The Turing machine in .NET Creation Data Matrix barcode in .NET The Turing machine

How to generate, print barcode using .NET, Java sdk library control with example project source code free download:
7.2 The Turing machine generate, create ecc200 none in .net projects International Standard Serial Numbers Table 7.1 Example of acti Data Matrix ECC200 for .NET on table for Turing machine.

Input state s1 s2 s3 s4 s5 Change of cell contents 0 1 0 1 0 0 0 1 0 1 Move tape (R, right; L, left) R R R R L Output state s2 s3 s4 s5 s1. Table 7.2 Tape changes du ring Turing machine computation, using the action table de ned in Table 7.1.

The input tape is blank, representing a string of 0 bits or 0000000 . . .

The initial position of the head is on the leftmost zero bit. At each step, the position of the head on the tape is shown by the bold, underlined bit. The machine halts at step 6, leaving the codeword 1101100 .

. . on the output tape.

Step 1 2 3 4 5 6 Halt Input state s1 s2 s3 s4 s5 s1 Tape contents 0 0 0 0 0 0 0 ...

1 0 0 0 0 0 0 ...

1 1 0 0 0 0 0 ...

1 1 0 0 0 0 0 ...

1 1 0 1 0 0 0 ...

1 1 0 1 1 0 0 ...

Output state s2 s3 s4 s5 s1 . the possibility of return Data Matrix barcode for .NET ing to a state previously used as an input (e.g.

, s1 ; 0 1; R; s1 ). If there is no output state corresponding to the instruction, the machine halts. The same happens if the cell reading is not a case covered by the action table given a new input state.

To summarize, the tape and machine keep on moving, as long as the combination of initial state and cell reading have a matching de nition in the action table. The nal output of the program is the bit sequence written on the tape, which is left at the point where the machine halted. To illustrate how the TM works, consider next a few program examples including the basic operations of addition, subtraction, multiplication, and division.

Example 7.1 This is a TM program that creates the 5-bit sequence 11011 out of an initially blank tape with equivalent sequence 00000 . .

. Table 7.1 shows the action table instructions and Table 7.

2 shows the step-by-step implementation on the tape. It is assumed that the rst initial state is s1 and that the head is located at the leftmost cell, as underlined. As Table 7.

2 illustrates, each of the computation steps is characterized by a left-to-right tape move (or equivalently, right-to-left head move, as viewed from the tape) with a possible change in the cell contents. It is seen that the machine halts at step 6, because there is no instruction in the action table concerning an input state s1 with a cell reading of 1..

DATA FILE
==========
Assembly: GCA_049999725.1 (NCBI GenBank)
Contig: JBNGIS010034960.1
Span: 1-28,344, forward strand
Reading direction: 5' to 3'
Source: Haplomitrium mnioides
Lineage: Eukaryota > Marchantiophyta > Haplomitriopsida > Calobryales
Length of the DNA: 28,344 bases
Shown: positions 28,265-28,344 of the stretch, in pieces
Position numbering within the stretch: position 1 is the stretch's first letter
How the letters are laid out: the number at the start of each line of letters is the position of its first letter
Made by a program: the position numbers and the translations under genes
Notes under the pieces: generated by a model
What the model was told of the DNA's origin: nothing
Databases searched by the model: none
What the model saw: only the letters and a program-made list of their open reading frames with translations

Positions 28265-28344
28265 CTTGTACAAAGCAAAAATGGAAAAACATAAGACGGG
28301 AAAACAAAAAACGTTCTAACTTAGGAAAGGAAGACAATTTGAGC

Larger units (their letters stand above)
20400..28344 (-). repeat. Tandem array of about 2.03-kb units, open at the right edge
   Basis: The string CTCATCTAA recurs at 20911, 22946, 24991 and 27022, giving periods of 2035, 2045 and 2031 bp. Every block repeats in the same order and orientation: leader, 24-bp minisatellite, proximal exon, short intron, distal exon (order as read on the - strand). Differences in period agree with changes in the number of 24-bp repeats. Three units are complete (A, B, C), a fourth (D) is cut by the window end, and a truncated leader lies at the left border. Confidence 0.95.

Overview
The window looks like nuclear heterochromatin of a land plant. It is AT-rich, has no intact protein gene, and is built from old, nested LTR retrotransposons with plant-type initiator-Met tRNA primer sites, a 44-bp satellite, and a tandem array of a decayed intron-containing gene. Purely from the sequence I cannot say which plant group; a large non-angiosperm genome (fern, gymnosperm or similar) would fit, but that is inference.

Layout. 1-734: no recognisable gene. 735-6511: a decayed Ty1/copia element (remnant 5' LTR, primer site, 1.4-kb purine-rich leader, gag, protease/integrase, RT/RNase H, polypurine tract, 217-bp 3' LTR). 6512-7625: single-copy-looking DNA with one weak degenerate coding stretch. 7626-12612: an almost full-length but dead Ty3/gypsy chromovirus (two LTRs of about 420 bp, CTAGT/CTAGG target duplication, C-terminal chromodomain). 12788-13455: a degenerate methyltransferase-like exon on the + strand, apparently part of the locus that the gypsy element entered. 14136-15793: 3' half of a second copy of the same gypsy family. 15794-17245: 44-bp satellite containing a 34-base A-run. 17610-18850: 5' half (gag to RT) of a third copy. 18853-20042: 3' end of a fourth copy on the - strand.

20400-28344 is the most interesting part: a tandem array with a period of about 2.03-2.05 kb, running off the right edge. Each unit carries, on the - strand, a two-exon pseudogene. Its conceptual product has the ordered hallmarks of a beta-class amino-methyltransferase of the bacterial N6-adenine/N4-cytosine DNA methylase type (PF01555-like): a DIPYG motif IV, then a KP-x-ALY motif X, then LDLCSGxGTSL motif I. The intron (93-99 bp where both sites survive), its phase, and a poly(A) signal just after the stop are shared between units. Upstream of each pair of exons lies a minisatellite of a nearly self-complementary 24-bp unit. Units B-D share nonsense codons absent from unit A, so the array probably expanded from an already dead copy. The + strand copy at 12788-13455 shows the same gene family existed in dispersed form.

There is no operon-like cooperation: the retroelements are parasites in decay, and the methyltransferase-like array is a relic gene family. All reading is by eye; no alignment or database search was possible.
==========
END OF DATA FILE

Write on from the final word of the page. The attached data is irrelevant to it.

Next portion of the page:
Algorithmic entropy and Kolmogorov complexity Table 7.3 Example of acti gs1 datamatrix barcode for .NET on table for Turing machine de ning the addition of two numbers in the unary system.

Input state s1 s2 s3 s4 Change of cell contents 1 1 0 0 1 1 0 0 1 0 0 1 Move tape R R R L L R Output state s2 s3 s2 s5 s4 s2. Example 7.2 This is a TM program that adds two integers. Such an operation requires one to use the unary system.

In the unary system, the only symbol is 1 (for instance) and an integer number n is represented by a string of n consecutive 1s. The decimal numbers 3 and 7 are, thus, represented in unary as 111 and 1111111, respectively. Adding unary numbers is just a matter of concatenating the two strings, namely, 3 + 7 111 + 1111111 = 1111111111 10.

Because we are manipulating two different numbers, we need an extra blank symbol, 0, to use as a delimiter to show where each of the numbers ends. Thus, the two numbers, 2 and 3, must be noted as the unary string 1101110. We use this string as the TM input tape.

The action table and the step-by-step implementation of its instructions are shown in Table 7.3 and 7.4, respectively.

It is seen that the TM halts at step 14. The output tape then contains the string 1111100 5, which is the expected result. It is left to the reader as an exercise to show that the program also works with other integer choices, meaning that this is a true adding machine! We note that the program only requires four states with two symbols, which illustrates its simplicity.

The output state s5 , which is unde ned, forces the TM to halt. Analyzing the tape moves line by line in Table 7.4, we can better understand how the algorithm works.

r Basically, each time the head sees a 1 in the cell, the only action is to look at the next cell to the right, and so on, until a 0 input is hit (here, at step 3). The head then inspects the next cell with input state s3 . r If the result is another 0, then the output state is s , meaning that the machine must 5 halt at the next step, the output tape remaining as it is.

This is because reading two successive 0 means that either (a) the second operand is equal to zero, or (b) that the addition is completed. r If the result is a 1, then the program ips the two cell values from 01 to 10, and the same inspection as before is resumed, until another 0 is hit (here, at step 12). If the sequence 00 is identi ed from there, the TM halts, meaning that the addition is completed.

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